One of the exciting breakthroughs in PWS research in recent years has been the development of induced pluripotent stem cells or “iPSCs”. Although there is tremendous excitement among the scientific community about iPSCs, many parents, patients, and advocates still have a lot of questions about what exactly they are,
and more importantly, how they can be used to help advance PWS research and therapies. Several exciting recent publications highlight the value of this tremendous resource!
As a quick review, iPSCs are basically cells that have been collected from an individual (usually skin or blood cells) and then in the lab, they are “rebooted” to a more primitive (undifferentiated) state. From this state, researchers can then direct the cells to grow into specific cell types (e.g. muscle, neuron). Basically, the technology allows scientists to make the kinds of cells that are very difficult to collect from cells that are much easier to collect. This is particularly important for a neurodevelopmental disorder such as PWS, where being able to conduct research and comparisons with human PWS and non-PWS neurons is critical. For a more in depth description, please visit the FPWR press release (here) from when PWS iPSC were first generated by Dr. Marc Lalande’s group at the University of Connecticut as a result of an FPWR funded project titled “Derivation of live Prader-Willi syndrome neurons from induced pluripotent stem (iPS) cells”.
Drs. Lalande and Martins-Taylor have now built upon their initial work in two recently published papers: “Imprinted expression of UBE3A in non-neuronal cells from a Prader-Willi syndrome patient with an atypical deletion”; and “Reactivation of Maternal SNORD116 Cluster via SETDB1 knockdown in Prader-Willi Syndrome iPSCs”. Both of these reports highlight how iPSCs are being used to better understand the role of genes in the PWS region as well as epigenetic regulation of the PWS region. Specifically, in the first report, they are using iPSCs from PWS individuals with deletions and comparing how small differences between the deleted regions impacts neurons. This may help better explain the role of each gene in the PWS region. The second paper highlights the use of iPSCs to determine how the maternal chromosome 15 is “silenced” in the PWS region, and how it might be possible to “reactivate” that genetic region. This FPWR-funded study represents a first step towards potentially treating PWS at the genetic level.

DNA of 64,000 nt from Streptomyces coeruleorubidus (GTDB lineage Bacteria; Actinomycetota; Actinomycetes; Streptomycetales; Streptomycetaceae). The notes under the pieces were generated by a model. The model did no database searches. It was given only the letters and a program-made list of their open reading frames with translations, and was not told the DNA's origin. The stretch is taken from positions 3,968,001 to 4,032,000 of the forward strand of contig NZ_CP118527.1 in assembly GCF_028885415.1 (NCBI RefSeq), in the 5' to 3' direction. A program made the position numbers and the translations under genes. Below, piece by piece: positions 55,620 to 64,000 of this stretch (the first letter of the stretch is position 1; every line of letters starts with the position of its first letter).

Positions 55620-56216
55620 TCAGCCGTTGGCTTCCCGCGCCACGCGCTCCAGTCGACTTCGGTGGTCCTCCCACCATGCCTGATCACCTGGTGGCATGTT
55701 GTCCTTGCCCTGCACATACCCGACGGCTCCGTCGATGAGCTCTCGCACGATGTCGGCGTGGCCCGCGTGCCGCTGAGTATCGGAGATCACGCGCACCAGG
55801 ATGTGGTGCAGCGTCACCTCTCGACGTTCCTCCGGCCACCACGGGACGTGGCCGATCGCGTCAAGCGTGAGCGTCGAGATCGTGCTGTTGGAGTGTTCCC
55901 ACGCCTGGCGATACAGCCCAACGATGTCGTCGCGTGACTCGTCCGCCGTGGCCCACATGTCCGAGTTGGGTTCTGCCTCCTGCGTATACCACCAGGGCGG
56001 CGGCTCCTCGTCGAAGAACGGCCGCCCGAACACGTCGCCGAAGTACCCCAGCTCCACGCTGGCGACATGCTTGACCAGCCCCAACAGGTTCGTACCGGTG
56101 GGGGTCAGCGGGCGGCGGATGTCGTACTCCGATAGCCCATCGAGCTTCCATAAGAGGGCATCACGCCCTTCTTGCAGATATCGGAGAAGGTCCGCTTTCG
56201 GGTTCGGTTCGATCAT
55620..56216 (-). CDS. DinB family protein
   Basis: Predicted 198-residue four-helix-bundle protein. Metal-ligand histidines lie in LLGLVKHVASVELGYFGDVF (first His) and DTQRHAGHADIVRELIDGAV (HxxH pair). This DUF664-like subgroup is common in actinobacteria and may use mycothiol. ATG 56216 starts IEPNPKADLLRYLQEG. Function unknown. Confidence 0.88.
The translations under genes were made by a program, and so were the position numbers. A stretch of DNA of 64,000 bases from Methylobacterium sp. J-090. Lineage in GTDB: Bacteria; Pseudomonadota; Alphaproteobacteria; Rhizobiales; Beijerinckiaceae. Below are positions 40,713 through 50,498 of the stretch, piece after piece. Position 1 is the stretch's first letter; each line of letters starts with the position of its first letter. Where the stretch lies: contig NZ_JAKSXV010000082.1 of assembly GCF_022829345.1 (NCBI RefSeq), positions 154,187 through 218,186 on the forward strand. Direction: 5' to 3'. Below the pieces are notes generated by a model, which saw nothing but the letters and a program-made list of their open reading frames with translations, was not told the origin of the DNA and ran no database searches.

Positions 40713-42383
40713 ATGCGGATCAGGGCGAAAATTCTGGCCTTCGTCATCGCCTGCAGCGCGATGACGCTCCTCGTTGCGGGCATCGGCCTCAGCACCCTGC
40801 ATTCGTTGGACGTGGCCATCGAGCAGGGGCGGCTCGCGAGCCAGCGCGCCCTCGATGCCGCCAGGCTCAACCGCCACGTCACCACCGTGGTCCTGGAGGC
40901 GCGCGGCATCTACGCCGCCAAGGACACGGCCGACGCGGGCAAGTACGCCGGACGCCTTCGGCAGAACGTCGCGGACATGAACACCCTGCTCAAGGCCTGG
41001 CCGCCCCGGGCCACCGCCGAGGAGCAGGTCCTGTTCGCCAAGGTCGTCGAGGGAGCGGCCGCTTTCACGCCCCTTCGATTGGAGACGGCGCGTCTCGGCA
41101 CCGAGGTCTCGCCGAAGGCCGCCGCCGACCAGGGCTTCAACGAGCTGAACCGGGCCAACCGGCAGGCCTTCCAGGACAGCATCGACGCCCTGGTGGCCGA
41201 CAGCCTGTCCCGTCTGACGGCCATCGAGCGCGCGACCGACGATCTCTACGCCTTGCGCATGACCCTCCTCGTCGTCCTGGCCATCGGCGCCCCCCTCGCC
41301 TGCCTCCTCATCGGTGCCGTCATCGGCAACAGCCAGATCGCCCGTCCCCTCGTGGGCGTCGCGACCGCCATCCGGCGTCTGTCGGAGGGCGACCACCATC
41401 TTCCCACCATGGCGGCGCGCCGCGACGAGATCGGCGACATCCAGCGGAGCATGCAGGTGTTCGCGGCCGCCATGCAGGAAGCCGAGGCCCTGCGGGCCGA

At the same time, halfway around the world, a group in Israel is using PWS iPSCs to demonstrate how the PWS region of chromosome 15 has significant impacts on a set of genes located on chromosome 14. In their paper “The noncoding RNA IPW regulates the imprinted DLK1-DIO3 locus in an induced pluripotent stem cell model of Prader-Willi syndrome” they show that a non-coding RNA (called IPW) in the PWS region regulates a series of maternal genes (DLK1-DIO3) on a completely separate chromosome (chromosome 14). Although this adds to the genetic complexity of PWS, the fact that genes outside of the PWS region contribute to the PWS phenotype (characteristics) also brings new hope as new therapeutic targets are identified. This paper also stresses the importance of human iPSCs in that the IPW gene studied in this paper is very different between humans and mice.
We look forward to learning about additional advances in PWS research as a results of iPSCs. Recent FPWR funded projects using iPS cells include “The role of SNORD116 in Prader-Willi syndrome”, and “Use of stem cell-derived neurons to identify the molecular basis of the PWS” both from Dr. Rudolph Leibel at Coumbia University.